Picture this, you are the President of the Legislative Council during Question Time.

A Government member rises to ask a question and instead of addressing a Government Minister to ask a Dorothy Dixer, asks a Shadow Minister from the Opposition to provide details about an existing Opposition policy.

Another Opposition member swiftly rises to their feet stating:

“Point of order Mr President! The purpose of Question Time is for members to ask questions of Government Ministers. A member of the Opposition should not be asked a question, particularly one about Opposition policy. I ask that you rule the question out of order.”*

What would you say? Is the member allowed to ask a question to a member who is not a Government Minister?

Well thankfully our President, the Honourable John Ajaka, has a wealth of knowledge and resources to assist him in ruling on points of order.

The role of the President in maintaining order

The President is the independent and impartial representative that presides over the Legislative Council and is responsible for maintaining order when the House is sitting and applying and interpreting its practices and procedures.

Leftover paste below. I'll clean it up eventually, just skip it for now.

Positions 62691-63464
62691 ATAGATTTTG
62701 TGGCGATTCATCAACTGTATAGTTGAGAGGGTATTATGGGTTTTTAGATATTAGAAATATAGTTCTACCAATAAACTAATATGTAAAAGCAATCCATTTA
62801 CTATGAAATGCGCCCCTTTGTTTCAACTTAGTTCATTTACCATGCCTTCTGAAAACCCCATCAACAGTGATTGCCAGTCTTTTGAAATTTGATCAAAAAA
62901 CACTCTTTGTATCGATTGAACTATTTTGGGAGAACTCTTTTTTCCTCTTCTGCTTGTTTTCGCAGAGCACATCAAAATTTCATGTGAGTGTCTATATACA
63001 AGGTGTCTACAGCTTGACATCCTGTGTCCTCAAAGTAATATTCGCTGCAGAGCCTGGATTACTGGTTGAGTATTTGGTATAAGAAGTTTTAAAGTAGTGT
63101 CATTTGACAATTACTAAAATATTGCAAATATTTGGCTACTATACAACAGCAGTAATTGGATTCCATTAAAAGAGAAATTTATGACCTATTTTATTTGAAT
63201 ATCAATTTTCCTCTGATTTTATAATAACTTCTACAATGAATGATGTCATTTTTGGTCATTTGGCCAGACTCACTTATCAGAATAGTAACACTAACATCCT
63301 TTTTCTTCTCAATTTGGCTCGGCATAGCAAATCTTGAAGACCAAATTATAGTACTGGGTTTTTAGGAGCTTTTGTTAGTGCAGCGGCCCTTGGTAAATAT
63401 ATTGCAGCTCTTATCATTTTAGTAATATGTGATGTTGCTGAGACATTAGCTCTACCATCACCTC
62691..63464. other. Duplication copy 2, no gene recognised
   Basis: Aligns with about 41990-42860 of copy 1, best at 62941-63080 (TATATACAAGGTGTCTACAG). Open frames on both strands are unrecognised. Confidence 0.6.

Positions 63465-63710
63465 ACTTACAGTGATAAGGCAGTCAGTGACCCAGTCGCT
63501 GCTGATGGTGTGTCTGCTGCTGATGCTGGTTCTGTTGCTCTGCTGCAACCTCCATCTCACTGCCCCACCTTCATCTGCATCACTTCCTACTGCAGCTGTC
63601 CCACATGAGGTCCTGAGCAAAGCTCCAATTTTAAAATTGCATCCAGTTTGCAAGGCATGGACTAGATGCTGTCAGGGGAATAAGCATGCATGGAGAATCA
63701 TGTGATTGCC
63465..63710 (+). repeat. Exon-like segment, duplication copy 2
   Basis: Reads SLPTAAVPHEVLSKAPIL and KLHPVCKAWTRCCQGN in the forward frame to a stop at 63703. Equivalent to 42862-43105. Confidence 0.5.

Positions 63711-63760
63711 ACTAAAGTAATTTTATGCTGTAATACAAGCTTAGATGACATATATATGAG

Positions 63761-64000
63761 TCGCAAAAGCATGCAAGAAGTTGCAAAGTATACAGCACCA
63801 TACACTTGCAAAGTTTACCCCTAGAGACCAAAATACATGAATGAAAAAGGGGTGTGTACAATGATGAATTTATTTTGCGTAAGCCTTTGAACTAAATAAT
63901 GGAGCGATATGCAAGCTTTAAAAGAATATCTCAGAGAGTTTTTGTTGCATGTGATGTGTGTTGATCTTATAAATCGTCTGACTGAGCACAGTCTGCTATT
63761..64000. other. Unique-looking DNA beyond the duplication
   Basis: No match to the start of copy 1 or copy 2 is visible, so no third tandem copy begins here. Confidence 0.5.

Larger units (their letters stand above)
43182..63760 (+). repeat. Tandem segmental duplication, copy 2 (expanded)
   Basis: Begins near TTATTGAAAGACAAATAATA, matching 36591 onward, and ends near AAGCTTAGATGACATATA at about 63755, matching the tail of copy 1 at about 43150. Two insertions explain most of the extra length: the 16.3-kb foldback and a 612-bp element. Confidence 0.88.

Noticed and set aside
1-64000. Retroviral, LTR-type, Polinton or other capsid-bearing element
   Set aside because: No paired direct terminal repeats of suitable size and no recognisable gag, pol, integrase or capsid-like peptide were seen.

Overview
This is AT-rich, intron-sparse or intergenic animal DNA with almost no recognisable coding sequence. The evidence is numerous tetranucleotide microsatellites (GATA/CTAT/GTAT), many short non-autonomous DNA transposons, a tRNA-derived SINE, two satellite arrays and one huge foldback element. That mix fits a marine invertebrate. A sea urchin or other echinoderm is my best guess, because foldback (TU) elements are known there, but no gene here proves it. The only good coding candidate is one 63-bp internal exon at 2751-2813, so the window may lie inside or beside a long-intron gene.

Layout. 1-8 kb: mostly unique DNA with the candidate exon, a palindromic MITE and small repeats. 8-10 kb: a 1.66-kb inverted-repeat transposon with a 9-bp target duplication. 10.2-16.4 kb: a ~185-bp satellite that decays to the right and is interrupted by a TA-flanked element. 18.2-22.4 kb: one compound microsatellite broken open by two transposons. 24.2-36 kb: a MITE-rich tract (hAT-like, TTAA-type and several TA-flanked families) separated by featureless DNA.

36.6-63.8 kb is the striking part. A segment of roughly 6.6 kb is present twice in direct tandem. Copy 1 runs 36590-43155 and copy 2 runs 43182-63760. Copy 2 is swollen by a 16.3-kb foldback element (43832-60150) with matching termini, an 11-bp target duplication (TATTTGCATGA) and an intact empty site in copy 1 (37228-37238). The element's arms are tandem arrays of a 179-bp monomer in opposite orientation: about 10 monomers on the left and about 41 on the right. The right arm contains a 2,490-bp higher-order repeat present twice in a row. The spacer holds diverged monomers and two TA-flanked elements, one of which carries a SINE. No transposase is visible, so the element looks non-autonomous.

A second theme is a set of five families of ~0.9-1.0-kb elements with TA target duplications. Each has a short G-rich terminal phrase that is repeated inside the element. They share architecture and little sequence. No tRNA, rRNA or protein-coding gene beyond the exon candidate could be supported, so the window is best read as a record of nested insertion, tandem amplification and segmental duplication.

The President rules on points of order, relying on the rules of the House, known as the Standing Orders, as well as precedents, various procedural authorities, including advice from the Clerk of the Parliaments and rulings by past Presidents.

In recent weeks the President has been responsible for interpreting the many new sessional orders that were adopted by the Council in early May, including:

  • Ministers being ‘directly relevant’ when answering questions in Question Time
  • the content and process of supplementary questions
  • the content of questions to parliamentary secretaries
  • the latitude of debate afforded to members during debate on answers to questions.

During this time the President has laid the foundation for a whole set of new rulings and precedents in the Council drawing precedents from other jurisdictions such as the Australian Senate and the New Zealand Parliament.

How should the President rule?

So, back to the original question. How should the President rule on the members’ point of order about a question to an Opposition member?

Why don’t you be the detective and let us know on Facebook or Twitter what the correct ruling is by reading standing orders 64 and 65 and using our ‘Concise Guide to Rulings of the President and the Chair of Committees’ – the same documents the President would use to determine his ruling in the Chamber.

* Disclaimer: this is not a real scenario and no members were harmed in the writing of this post.